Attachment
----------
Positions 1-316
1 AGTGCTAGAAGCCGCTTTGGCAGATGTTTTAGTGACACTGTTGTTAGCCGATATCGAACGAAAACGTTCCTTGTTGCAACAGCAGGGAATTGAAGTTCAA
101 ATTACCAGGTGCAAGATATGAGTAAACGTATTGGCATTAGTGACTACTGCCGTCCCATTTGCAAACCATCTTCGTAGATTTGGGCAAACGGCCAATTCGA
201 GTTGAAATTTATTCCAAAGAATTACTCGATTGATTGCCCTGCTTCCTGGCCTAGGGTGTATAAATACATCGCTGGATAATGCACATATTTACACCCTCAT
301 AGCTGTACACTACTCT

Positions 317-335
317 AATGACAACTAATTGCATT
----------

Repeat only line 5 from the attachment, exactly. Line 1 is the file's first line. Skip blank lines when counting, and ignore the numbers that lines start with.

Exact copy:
301 AGCTGTACACTACTCT